U.S. urges allies to think twice before joining China-led bank
By Matthias Sobolewski and Jason Lange
BERLIN/WASHINGTON (Reuters) - The United States has urged countries to think twice before signing up to a new China-led Asian development bank that Washington sees as a rival to the World Bank, after Germany, France and Italy followed Britain in saying they would join.
The concerted move by U.S. allies to participate in Beijing's flagship economic outreach project is a diplomatic blow to the United States and its efforts to counter the fast-growing economic and diplomatic influence of China.
Europe's participation reflects the eagerness to partner with China's economy, the world's second largest, and comes amid prickly trade negotiations between Brussels and Washington.
European Union and Asian governments are frustrated that the U.S. Congress has held up a reform of voting rights in the International Monetary Fund that would give China and other emerging powers more say in global economic governance.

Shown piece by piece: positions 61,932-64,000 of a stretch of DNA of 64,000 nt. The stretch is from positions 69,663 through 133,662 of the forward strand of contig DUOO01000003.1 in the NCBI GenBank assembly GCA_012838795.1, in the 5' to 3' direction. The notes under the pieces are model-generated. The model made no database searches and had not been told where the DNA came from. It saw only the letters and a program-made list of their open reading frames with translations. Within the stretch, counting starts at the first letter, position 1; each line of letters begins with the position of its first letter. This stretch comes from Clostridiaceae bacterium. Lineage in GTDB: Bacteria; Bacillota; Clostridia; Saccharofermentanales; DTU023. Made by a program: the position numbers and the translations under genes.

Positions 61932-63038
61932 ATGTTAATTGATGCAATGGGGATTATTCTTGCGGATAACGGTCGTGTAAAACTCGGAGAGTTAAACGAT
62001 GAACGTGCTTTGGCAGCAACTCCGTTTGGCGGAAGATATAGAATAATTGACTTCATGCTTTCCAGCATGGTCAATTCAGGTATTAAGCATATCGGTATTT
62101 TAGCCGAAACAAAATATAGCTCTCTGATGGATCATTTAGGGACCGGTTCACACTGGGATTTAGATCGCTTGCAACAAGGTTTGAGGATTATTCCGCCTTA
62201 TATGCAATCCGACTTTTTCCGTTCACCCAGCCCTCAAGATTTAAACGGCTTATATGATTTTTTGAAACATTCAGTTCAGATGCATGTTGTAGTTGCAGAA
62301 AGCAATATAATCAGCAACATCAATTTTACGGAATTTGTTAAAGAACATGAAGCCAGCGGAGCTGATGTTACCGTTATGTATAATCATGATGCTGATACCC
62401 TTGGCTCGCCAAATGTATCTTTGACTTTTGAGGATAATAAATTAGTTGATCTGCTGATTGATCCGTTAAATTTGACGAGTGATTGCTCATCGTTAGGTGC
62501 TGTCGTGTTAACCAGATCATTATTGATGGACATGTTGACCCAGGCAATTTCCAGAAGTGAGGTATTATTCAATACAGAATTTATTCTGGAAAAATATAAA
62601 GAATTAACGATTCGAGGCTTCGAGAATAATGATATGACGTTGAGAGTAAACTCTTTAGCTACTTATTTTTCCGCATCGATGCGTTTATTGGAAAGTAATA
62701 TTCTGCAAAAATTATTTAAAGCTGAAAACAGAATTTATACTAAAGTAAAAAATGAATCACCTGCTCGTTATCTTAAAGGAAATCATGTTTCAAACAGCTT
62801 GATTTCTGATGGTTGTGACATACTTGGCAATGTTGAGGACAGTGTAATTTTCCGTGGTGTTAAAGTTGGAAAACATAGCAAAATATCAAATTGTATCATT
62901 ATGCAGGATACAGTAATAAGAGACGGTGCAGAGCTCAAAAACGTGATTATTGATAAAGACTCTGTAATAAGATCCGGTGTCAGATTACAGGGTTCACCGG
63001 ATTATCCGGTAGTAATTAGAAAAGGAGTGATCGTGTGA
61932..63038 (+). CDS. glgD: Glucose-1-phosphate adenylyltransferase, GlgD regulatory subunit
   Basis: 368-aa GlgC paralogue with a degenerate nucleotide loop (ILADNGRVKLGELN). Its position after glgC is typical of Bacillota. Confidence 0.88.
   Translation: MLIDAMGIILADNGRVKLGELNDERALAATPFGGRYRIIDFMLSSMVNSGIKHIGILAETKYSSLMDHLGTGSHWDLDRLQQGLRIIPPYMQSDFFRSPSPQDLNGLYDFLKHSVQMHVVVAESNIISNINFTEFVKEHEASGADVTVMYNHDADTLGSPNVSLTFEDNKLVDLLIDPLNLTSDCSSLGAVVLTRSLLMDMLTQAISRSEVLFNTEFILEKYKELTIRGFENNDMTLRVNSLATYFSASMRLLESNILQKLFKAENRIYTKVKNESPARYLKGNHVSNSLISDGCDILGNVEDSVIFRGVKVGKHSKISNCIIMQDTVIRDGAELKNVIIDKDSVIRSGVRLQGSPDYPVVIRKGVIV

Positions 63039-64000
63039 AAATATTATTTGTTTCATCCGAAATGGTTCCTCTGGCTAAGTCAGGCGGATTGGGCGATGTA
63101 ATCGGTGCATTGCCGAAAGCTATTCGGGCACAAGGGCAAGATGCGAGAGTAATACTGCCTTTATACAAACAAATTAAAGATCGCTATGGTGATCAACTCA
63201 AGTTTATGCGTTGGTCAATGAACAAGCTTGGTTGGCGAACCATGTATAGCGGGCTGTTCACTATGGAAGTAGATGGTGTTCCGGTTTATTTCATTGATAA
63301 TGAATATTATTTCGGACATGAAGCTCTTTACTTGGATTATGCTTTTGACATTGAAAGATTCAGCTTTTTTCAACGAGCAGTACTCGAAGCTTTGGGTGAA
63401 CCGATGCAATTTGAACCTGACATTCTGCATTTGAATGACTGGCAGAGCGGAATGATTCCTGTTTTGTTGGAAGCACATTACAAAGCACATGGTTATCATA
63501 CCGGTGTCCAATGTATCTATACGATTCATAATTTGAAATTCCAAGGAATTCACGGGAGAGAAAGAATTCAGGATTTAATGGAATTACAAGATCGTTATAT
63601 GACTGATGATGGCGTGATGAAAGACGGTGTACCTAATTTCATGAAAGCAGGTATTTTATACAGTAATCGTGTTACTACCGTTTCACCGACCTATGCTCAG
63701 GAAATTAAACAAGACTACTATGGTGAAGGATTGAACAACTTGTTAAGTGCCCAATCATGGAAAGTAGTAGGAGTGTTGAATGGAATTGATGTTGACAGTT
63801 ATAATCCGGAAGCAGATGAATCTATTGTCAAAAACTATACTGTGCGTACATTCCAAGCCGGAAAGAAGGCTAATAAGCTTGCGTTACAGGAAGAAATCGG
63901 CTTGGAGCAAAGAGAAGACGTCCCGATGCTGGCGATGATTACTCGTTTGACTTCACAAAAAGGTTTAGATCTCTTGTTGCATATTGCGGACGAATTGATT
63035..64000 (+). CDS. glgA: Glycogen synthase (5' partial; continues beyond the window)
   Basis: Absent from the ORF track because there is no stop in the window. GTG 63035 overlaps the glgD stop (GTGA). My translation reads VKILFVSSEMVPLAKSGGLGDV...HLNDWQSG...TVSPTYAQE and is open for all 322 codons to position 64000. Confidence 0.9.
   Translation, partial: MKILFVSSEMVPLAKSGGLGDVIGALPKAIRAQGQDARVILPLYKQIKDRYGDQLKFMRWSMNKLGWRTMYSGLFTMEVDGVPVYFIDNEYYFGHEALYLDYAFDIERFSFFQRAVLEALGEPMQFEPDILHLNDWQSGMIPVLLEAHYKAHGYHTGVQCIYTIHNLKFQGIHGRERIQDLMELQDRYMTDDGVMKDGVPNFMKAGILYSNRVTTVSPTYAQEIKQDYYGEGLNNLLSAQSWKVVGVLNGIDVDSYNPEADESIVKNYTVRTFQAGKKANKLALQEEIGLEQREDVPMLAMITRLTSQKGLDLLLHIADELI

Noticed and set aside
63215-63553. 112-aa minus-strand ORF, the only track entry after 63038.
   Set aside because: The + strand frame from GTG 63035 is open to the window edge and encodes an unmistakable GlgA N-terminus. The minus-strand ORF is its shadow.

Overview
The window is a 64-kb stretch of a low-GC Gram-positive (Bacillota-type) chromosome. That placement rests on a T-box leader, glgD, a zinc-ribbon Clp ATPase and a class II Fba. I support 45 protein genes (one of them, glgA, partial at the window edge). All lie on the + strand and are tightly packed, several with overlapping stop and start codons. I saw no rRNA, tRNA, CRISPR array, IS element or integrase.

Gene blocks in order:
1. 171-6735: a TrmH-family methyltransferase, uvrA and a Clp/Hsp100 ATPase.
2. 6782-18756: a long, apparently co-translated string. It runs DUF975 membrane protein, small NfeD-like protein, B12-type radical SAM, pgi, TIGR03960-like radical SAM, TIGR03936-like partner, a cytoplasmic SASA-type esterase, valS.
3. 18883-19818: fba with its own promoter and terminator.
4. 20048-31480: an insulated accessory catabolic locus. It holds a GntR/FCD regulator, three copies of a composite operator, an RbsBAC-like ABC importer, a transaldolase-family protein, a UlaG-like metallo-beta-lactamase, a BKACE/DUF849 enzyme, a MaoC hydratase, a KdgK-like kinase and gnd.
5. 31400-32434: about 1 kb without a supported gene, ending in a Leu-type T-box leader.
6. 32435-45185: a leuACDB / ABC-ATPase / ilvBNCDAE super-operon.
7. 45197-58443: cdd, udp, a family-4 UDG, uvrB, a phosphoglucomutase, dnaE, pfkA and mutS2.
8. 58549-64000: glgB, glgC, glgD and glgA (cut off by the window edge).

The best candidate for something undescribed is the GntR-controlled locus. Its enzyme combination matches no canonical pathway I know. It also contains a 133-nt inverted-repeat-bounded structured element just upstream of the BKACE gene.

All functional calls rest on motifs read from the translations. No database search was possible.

Washington insists it has not actively discouraged countries from joining the new bank, but it has questioned whether the Asian Infrastructure Investment Bank (AIIB) will have sufficient standards of governance and environmental and social safeguards.
"I hope before the final commitments are made anyone who lends their name to this organization will make sure that the governance is appropriate," Treasury Secretary Jack Lew told U.S. lawmakers.
German Finance Minister Wolfgang Schaeuble announced at a joint news conference with visiting Chinese Vice Premier Ma Kai that Germany, Europe's biggest economy and a major trade partner of Beijing, would be a founding member of the AIIB.
In a joint statement, the foreign and finance ministers of Germany, France and Italy said they would work to ensure the new institution "follows the best standards and practices in terms of governance, safeguards, debt and procurement policies." Continued...